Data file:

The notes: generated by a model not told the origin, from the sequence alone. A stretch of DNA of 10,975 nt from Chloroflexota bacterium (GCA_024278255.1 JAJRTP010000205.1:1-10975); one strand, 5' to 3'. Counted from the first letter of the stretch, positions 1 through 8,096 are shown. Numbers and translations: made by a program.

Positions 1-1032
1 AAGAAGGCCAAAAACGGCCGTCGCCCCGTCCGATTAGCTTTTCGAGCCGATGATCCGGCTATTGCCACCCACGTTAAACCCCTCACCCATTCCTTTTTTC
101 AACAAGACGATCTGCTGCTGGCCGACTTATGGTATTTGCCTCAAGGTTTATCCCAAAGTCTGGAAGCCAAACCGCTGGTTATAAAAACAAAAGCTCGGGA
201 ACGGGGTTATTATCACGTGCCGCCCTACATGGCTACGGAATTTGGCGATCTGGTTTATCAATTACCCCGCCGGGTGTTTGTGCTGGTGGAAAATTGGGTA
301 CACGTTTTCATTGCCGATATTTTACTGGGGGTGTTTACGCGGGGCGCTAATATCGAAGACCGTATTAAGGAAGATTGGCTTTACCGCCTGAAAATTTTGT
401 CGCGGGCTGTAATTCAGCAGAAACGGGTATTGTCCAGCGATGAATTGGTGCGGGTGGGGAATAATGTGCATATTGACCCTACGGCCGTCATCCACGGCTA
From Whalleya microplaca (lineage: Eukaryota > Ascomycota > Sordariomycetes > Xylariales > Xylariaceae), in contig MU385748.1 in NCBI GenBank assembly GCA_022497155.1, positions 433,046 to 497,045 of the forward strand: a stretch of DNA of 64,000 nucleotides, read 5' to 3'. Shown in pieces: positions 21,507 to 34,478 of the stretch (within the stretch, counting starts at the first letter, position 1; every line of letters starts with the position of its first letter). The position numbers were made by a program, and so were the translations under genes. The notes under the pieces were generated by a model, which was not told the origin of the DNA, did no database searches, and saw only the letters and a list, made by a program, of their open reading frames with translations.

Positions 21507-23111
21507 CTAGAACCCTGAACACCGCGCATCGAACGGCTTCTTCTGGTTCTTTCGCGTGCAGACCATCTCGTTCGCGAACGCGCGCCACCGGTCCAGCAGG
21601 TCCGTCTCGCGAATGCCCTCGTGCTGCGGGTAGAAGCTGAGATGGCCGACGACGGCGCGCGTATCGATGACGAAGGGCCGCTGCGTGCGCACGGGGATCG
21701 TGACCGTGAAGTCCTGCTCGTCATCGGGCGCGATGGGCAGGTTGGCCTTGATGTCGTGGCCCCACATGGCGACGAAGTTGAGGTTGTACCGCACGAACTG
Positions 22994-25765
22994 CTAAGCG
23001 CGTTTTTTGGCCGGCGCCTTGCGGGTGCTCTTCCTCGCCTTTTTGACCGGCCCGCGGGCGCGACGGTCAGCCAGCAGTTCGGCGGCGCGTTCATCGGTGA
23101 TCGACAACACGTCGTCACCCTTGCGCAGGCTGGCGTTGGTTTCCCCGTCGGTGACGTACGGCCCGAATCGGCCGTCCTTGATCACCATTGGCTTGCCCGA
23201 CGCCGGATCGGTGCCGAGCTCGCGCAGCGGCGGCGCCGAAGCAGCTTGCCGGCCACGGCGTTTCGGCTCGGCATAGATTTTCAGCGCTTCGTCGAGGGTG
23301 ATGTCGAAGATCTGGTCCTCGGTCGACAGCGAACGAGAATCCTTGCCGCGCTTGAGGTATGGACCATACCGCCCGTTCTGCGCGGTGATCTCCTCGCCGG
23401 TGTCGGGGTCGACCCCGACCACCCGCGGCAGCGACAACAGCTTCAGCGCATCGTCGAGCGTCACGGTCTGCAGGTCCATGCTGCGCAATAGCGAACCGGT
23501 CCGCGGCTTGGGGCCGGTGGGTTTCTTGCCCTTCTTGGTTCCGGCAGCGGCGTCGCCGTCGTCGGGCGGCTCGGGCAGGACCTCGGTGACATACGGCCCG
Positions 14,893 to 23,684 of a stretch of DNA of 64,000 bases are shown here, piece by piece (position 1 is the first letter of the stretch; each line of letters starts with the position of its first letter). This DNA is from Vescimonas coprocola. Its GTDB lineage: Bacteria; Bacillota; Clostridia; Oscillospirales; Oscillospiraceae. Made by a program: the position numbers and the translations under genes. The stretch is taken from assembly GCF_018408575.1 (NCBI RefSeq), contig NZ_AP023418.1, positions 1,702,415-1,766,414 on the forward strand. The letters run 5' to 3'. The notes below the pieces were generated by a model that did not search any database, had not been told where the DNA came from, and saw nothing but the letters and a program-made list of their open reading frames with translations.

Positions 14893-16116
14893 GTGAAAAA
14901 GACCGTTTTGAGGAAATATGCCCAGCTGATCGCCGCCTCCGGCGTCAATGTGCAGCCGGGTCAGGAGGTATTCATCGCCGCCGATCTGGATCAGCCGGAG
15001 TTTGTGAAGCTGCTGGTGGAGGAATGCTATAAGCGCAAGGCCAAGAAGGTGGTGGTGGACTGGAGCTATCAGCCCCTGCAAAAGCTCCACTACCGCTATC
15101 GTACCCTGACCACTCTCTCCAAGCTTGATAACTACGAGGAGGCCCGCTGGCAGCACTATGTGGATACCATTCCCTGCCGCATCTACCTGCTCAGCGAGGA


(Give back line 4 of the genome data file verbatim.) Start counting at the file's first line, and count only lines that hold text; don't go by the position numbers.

101 AACAAGACGATCTGCTGCTGGCCGACTTATGGTATTTGCCTCAAGGTTTATCCCAAAGTCTGGAAGCCAAACCGCTGGTTATAAAAACAAAAGCTCGGGA